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Listening Guide INTRODUCTION When Falstaff premiered at La Scala, Milan in 1893, it landed at the centre of a critical controversy raging between two opposing points of view. On the one side were those who saw the future of Italian opera as lying within the “Wagnerian” camp; that is, in compositions that veered in the direction of orchestral complexity, constant melodic development, a reduction of the role of the melodic line and, the subordination of music to the text – elements not generally associated with the great Italian bel canto tradition in which melody and the singing line dominated. In Italy, this led almost immediately to a critical view that largely negated Verdi’s later works such as Otello and Falstaff. This prevailing opinion held that the essence of 19th-century opera was found in the bold clash of unadorned, elemental emotions as typified by Verdi’s middle period operas, Rigoletto, Il Trovatore and La Traviata. Subsequent to these works, it was felt his inspiration had declined largely due to his perceived affinity towards Wagner. A second, opposing group of Italian critics asserted that Verdi did actually achieve perfection with Falstaff – that it stood at the summit of his career. They explained away the Wagnerian “problem” by attributing Falstaff’s musical innovation to the internal creative development of Verdi’s mind as opposed to any wholesale adoption of Germanic influences. So, where does Verdi himself fall in this critical maelstrom? He did make it clear his last opera would be quite different from anything he’d previously written. It was to be the comedy he always wanted to compose and from a musical point of view, Verdi said he wrote it as much for his own amusement as for the public’s. This resulted in a remarkable continuity of form, with practically none of

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the discernible set-pieces with distinct beginnings and endings which were the building blocks of Italian opera up until that point. Verdi’s Falstaff is extremely rich, inventive, and fastpaced; the orchestration is sensitive to every shift in the language of Arrigo Boito’s libretto – so, when an image in the text changes, the music turns on a dime and adopts a different tempo and mood, befitting the tone of the text. Paradoxically, this extreme invention is probably also the reason why, at first, audiences did not embrace this opera in quite the same way as they had with Verdi’s earlier works. There is a fleeting quality about it. Falstaff contains an abundance of melody, without much repetition; tunes come and go almost before they can be grasped. The immediately memorable, hummable tunes of Rigoletto and La Traviata are no longer foremost on the composer’s agenda. Indisputably, Falstaff was progressive and largely left behind the traditional 19th-century Italian operatic framework. However, vestiges of the old forms consistently push through its otherwise continuous and fluid texture (see excerpts 1 and 3). These “throwbacks” clearly indicate that Verdi still believed in upholding the primacy of the voice, but his decades of experience enabled him to concentrate any vocal display into an extremely distilled form and to use sophisticated harmonic resources that are as pioneering as anything else written at the time and for many years afterwards. The tracks listed below are excerpted from Falstaff, Decca 4784167. Vienna Philharmonic and the Vienna State Opera Chorus; Herbert von Karajan, conductor. Giuseppe Taddei, Ronaldo Panerai, Francisco Araiza, Piero de Palma, Heinz Zednik, Federico Davià, Raina Kabaivanska, Janet Perry, Trudeliese Schmidt and Christa Ludwig. You can also experience the Listening Guide online at coc.ca/ COCRadio.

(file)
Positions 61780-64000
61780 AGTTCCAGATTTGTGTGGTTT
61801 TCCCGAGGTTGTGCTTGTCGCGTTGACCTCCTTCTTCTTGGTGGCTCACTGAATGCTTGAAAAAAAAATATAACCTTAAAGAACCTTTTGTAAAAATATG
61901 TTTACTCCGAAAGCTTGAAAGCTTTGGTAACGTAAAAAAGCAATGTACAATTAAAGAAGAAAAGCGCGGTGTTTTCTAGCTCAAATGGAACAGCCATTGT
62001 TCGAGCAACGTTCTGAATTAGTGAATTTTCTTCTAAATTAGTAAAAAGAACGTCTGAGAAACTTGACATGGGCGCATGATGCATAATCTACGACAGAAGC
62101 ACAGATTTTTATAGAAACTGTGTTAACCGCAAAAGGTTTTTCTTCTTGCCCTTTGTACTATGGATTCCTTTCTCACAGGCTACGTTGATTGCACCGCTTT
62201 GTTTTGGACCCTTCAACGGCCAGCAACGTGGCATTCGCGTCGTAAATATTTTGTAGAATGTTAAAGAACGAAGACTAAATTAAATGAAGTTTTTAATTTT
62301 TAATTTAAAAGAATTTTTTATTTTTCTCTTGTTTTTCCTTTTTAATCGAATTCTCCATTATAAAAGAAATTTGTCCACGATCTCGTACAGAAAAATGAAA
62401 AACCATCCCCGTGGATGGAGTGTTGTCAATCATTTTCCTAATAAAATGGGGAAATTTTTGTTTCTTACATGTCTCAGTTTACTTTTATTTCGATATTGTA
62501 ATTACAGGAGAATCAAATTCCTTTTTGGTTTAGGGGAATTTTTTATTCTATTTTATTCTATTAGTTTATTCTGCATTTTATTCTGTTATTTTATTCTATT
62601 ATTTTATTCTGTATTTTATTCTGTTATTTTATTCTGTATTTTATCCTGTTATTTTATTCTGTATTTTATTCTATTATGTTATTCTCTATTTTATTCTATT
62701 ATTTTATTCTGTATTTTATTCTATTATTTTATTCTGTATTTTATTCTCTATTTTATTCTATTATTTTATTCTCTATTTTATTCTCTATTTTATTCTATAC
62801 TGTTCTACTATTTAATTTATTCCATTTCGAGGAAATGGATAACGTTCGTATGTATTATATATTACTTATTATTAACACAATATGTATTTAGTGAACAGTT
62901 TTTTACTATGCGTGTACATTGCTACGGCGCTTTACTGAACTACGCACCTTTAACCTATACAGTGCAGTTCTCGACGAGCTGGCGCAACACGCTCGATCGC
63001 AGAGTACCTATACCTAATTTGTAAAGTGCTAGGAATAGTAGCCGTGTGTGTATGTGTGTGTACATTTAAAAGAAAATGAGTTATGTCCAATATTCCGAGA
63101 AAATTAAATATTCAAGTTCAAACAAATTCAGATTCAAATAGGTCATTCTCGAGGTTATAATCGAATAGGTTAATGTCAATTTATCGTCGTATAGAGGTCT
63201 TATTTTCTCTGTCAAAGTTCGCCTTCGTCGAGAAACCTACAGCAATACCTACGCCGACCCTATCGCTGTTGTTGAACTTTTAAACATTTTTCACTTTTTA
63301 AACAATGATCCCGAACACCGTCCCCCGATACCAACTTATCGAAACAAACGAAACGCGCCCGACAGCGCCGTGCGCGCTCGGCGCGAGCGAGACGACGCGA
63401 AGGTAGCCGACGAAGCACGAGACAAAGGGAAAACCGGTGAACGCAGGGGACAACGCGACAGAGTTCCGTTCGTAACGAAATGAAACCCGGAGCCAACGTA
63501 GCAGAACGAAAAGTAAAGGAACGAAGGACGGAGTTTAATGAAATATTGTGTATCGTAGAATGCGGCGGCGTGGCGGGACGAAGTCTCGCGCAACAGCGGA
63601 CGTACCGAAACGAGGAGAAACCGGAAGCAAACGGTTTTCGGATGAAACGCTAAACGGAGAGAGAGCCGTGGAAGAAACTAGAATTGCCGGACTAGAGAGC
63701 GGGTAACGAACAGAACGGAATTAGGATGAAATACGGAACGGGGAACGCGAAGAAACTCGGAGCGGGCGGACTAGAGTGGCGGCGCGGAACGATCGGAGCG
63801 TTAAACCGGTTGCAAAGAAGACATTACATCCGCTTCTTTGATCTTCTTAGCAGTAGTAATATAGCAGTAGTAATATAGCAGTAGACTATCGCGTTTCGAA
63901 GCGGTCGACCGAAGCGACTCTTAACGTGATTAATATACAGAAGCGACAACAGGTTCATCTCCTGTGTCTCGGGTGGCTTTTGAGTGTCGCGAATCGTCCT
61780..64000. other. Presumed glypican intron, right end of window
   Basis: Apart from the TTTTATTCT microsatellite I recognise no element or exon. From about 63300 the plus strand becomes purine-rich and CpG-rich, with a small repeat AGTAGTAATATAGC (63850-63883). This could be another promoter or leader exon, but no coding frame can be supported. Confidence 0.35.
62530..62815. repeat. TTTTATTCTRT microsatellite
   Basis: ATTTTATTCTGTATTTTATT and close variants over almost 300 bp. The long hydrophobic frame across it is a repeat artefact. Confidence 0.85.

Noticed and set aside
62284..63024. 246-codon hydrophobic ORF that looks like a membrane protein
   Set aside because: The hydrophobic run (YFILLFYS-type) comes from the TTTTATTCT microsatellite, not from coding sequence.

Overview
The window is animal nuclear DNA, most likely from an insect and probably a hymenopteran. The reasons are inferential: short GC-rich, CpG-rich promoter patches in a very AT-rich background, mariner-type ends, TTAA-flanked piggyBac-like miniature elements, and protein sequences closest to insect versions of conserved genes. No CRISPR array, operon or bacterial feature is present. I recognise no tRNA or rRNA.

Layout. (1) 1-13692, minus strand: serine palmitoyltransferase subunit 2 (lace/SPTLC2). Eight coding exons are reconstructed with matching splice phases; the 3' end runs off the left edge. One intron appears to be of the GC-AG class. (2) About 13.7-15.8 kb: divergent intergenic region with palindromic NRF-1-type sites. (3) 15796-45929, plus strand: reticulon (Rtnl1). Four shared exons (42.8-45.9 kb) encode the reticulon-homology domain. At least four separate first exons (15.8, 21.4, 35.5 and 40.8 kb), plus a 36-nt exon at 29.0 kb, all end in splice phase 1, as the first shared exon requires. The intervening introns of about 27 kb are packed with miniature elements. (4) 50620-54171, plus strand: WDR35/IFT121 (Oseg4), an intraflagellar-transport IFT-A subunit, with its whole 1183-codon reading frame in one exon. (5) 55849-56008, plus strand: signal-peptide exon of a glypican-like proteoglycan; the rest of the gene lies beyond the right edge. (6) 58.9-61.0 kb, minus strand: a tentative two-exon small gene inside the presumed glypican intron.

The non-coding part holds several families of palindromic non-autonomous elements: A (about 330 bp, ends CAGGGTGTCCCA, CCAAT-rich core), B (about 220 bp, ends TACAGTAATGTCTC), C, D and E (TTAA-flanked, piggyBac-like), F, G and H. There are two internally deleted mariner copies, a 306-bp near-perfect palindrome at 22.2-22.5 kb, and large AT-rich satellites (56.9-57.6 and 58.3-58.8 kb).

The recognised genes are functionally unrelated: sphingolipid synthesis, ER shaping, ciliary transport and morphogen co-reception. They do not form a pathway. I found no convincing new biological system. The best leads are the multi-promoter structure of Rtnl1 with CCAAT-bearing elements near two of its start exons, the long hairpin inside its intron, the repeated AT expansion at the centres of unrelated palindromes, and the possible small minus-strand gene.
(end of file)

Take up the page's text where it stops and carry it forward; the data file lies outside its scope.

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MUSICAL EXCERPT Act III: Aria: “Sul fil d’un soffio etesio” (“Borne on the freshening breeze”) CONNECTION TO THE STORY As part of an elaborate plot to trick Falstaff at nighttime in the forest of Windsor Park, Nannetta is disguised as Queen of the Fairies and invokes the forest’s nocturnal magic. MUSICAL SIGNIFICANCE This enchanting aria stands alone as the one number in Falstaff which retains the closest links to Verdi’s compositional past. It is constructed strophically (two stanzas, each with a choral response) and is unique within the opera as a self-contained, closed piece: it is clear where the first and second verses end (listen at 1:12 and 3:46); where the chorus makes their replies (1:16 and 3:49) and it has a distinct “ending” (cue applause!). Verdi’s use of a more conventional formal structure for this aria seems appropriate – after all, Nannetta is definitely taking on a “role” in this scene; a theatrical set-up meant to trick and torment Falstaff. The structure may rely on tradition, but its orchestration shows Verdi at his most sophisticated, using harp and divided violins, a soft swirl of woodwinds (at 0:20), and the glow of horns to support Nannetta’s high, clear voice as it conjures up the moonlit park setting and the glimmering forms gliding and weaving within it. At 0:38, Nannetta (as the Queen) invites her fairies to dance and the pulse switches to a gentle 3/4 time, the accompaniment offering a serene, waltz-like dance rhythm on quiet chords played by harp, horns and strings. FURTHER REFLECTION Disguise is a theme that is found in many operas. But disguises don’t just appear on stage. What disguises might you have on a day-to-day basis? How do these disguises help us and how do they inhibit us?